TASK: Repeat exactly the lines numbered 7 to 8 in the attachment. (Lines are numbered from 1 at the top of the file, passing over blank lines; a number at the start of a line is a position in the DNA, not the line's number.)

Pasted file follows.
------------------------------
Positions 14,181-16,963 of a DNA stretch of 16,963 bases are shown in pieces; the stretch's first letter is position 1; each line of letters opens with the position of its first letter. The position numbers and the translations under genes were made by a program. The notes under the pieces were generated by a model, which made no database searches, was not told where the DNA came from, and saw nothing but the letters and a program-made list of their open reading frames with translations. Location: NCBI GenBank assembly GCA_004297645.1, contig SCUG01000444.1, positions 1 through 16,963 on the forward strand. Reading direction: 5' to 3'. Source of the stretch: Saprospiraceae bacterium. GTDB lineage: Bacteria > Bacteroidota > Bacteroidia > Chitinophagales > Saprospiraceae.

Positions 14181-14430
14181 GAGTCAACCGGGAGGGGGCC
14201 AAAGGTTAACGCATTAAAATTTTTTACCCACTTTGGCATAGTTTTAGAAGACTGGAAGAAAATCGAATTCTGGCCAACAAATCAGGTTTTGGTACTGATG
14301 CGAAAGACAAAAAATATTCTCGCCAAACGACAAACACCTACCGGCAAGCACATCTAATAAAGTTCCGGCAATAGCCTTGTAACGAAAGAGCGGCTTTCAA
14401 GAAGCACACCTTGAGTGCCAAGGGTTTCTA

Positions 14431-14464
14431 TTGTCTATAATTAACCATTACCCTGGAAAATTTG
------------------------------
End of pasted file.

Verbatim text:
Positions 14431-14464
14431 TTGTCTATAATTAACCATTACCCTGGAAAATTTG